Authors: J. C. Daniels
Tags: #Romance, #Fantasy, #Vampires, #Tagline… A knife in the dark
Blows hard enough to rattle the reinforced door in its frame and have my head begging for mercy.
Emerging from the stupor of a healing tonic left one feeling a little hungover for a few minutes.
I just needed some coffee and I’d be fine.
But the idiot at my door wasn’t going to give me five minutes.
Grumbling, I climbed out of bed. I had on yoga pants and a tank top. I used to sleep in a lot less, but my life has been…interesting lately and I’m dragged out of my bed too often. Better to just have something on already.
As I headed to the door, I flexed my hand and smiled. Good as new.
A glance out the peephole wiped the smile from my face.
Not somebody I wanted to see.
Sighing, I tipped my head back to the sky.
“Open the damn door,” Doyle Channing snapped.
Doyle. The reason Damon and I were together. Four months ago, Damon had come to me to help find the kid after he’d run away. The kid had ended up caught in an awful mess—humans had decided to make up their own hunting game, with non-human kids as the prey.
I’d tracked him down, with Damon an ever-present shadow.
Doyle had been the previous Alpha’s nephew, but Damon was the one who raised him. Damon was the one who loved him. Because of that, I tried to tolerate the kid.
Even though he hated me.
I wasn’t entirely fond of him myself. He’d freaked me out from the moment I met him. He reminded me of somebody from my past, and he looked at me like I was food. I could handle that. But each time he saw me, he made it clear that he loathed the very air I breathed and it’s hard to live with that kind of apathy without letting it affect you.
Pasting a bright smile on myself, I opened the door. “Hiya, Doyle. Lovely morning, yes?”
“Sure. Some of us actually have a
, though, and can’t spend it sleeping.” He glared at me, making it clear that he’d rather be doing said job—whatever it was he did for Damon. “Why in the hell aren’t you answering your phone? He’s been calling.”
I scowled and looked around, not even sure where the damn thing was.
Doyle made a move to come inside but the wards pricked at him.
He hissed under his breath and I smiled at him. “Felt that, did you? I’d think you’d remember after last time.”
Wards were expensive as hell but they helped. After I’d helped bring Doyle home, I’d used ten thousand dollars to bolster up the protections around my house and office. The one pricking at him now would feel like ants eating at his skin. It wouldn’t
him. The stronger ones were laid on my bedroom, with the strongest in my bathroom. This was just a warning.
One he ignored. His eyes gleamed a wild blue as he pushed through. I saw stripes dancing just under his skin before fading away. The mantle of his energy hovered above him like a giant cat stalking in a circle before settling back down.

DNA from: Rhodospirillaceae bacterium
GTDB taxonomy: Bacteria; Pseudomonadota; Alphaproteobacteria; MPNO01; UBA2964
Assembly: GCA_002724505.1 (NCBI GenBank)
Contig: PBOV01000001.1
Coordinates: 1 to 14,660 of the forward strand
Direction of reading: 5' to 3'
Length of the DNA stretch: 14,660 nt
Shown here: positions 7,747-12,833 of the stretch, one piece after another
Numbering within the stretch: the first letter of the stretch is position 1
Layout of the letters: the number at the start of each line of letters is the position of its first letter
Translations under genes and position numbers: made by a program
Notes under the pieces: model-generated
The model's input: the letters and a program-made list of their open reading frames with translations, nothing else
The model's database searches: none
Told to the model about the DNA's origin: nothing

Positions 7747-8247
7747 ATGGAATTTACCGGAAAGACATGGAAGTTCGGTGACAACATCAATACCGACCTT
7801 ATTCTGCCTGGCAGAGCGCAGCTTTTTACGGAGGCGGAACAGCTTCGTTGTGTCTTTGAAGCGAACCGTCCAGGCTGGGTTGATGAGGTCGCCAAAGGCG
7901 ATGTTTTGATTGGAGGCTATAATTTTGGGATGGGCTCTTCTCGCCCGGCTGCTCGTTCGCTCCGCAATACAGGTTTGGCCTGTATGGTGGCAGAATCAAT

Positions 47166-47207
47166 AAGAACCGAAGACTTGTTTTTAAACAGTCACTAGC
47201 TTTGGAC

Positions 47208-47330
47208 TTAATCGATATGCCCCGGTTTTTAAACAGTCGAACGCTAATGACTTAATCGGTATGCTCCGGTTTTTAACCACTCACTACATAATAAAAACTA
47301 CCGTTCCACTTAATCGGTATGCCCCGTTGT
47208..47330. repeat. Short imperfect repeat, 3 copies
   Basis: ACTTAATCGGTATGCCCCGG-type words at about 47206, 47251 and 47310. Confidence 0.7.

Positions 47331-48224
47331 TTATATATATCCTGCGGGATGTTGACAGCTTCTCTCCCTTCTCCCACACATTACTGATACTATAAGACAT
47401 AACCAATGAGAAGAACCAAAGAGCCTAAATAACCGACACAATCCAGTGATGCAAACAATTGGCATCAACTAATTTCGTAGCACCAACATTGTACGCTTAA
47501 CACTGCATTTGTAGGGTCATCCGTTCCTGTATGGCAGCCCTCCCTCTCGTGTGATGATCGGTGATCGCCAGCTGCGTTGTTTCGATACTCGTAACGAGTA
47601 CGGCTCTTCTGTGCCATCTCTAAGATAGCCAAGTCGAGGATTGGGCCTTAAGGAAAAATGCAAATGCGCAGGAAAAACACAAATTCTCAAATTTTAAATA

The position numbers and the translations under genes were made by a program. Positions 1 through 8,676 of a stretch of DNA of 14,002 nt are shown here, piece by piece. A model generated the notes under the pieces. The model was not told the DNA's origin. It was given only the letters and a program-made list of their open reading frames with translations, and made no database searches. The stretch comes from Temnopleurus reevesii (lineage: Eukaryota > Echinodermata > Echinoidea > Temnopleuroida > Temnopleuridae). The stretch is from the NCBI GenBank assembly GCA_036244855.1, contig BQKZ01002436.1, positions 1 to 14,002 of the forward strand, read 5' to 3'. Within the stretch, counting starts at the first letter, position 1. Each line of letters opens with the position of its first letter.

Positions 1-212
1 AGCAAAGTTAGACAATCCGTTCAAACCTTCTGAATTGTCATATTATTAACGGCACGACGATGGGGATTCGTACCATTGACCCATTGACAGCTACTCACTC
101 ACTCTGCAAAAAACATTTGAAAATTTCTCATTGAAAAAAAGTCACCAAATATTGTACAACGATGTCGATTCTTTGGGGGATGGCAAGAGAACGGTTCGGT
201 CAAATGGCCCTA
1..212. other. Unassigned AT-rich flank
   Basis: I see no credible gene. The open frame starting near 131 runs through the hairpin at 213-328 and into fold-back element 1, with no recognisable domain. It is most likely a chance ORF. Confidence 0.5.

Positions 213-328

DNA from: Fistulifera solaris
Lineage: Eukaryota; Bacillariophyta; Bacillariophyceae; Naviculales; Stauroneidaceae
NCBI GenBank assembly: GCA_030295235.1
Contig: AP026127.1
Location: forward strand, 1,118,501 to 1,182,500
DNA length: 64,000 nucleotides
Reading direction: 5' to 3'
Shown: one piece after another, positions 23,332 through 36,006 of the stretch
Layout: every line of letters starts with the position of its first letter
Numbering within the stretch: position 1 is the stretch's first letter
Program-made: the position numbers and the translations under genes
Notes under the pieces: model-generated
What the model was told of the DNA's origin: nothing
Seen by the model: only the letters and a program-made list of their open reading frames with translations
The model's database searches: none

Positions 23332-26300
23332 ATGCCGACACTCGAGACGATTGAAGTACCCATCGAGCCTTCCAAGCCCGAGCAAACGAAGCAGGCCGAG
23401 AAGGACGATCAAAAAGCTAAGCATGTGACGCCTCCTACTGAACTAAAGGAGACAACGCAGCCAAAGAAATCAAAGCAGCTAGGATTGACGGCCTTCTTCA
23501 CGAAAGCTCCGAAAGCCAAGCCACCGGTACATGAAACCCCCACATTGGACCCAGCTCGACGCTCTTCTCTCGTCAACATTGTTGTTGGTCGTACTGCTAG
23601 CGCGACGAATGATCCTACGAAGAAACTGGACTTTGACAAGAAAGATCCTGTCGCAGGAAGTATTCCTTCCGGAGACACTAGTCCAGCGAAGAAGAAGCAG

Sighing, I planted my hands on my hips. “Why did you do that?”
“That won’t keep anything out.”
to,” I said. “It’s just a warning. And a distraction. And I didn’t invite you in, jackass.”
He smirked. “I’m not a vampire. I don’t
Sometimes I really disliked this kid.
“Why haven’t you called him? He’s worried. Didn’t you hear me?”
“Yes, I heard you,” I said, turning away from him and searching the living room. Colleen had been in here when I got home, so…ah-ha. There was my vest. I grabbed it and found my phone in the front pocket. “Dead battery.”
I plugged it in and then went over to my landline. It was an old-fashioned thing, but I sort of liked old-fashioned things. They didn’t fail you when hurricanes came blasting or when you forgot to charge your phone. Old-fashioned was
Numerous calls had gone to voicemail. I hit the button as listened to the first few. I felt the smile spreading across my face and kept my head tucked so the pain-in-the-ass kid wouldn’t see it while I listened to Damon’s voice.
By the fifth message, though, my man was getting a little cranky.
“Call me, damn it,” he snarled.
“Good grief.” I grabbed the phone and punched in his number, waited.
I didn’t wait more than three seconds.
“Where in the hell have you been?”
“Sleeping.” I flexed my hand again and studied it. It wasn’t sore. That was good. The headache was fading, too.
“You couldn’t answer the damn phone?”
Sighing, I pinched the bridge of my nose. “I did something sort of stupid and Colleen had to give me a healing tonic. I didn’t hear the phone.”
Finally, in a low, flat voice, Damon said, “What did you do?”
“I hit that wolf bitch Megan in the face and broke my hand. The bones were knitting together by the time I got here and I need my hands. Colleen had to rebreak the bones.”
I heard something thud. I think he might have been hitting his head on something.
“Are you banging your head on the wall?”
“No. My fist. Why did you hit Megan?”
I picked up a pen and absently started to sketch on the notepad I kept by the phone. “You ever met any of the wolves that live around Gatlinburg?”
“No. I recall telling you they were fucked up. I’d rather not meet the sick bastards…unless I need to kill them.”
“They are sick, but no. You don’t need to kill them,” I said quietly. “Remember my friend, TJ?”
The thudding on the other end of the line stopped. “Yes.”
“I think I met her Alpha. Megan, precious little sweetheart that she is, told me that none of the other wolf packs are going to do anything about him as long as he stays on his mountain. He can keep on torturing the people under his care…after all, they
stupid enough to stay,” I said flatly. The sword I’d doodled on the piece of paper didn’t look quite right. I wanted a new one. Not to replace mine, but a shorter blade, an extra one. Scratching it out, I started over. “She tells me this, so I hit her. End of story.”
I tried a different guard. “And that question is…?”
“Did she touch you?”
I narrowed my eyes as the design of the blade started to settle in my head. “That’s not entirely fair, you know. I
“I don’t give a fuck if it’s fair. Did she touch you?”
“No. I think she was thinking about it. I pulled a blade, told her we could go a round, but we had an audience and I guess she saw the wisdom of not doing that.” There was no reason for him to know anything more, really. I’d handled it. “She walked away. It’s done.”
He was quiet for a moment and then said, “Dinner tonight. I’m cooking.”
I ran my tongue over my teeth. “How about we go out instead?” If he came over, we’d just end up in bed within five minutes and I’d probably have to listen to him snarl at me for thirty minutes afterward. At least if we went out, maybe we could actually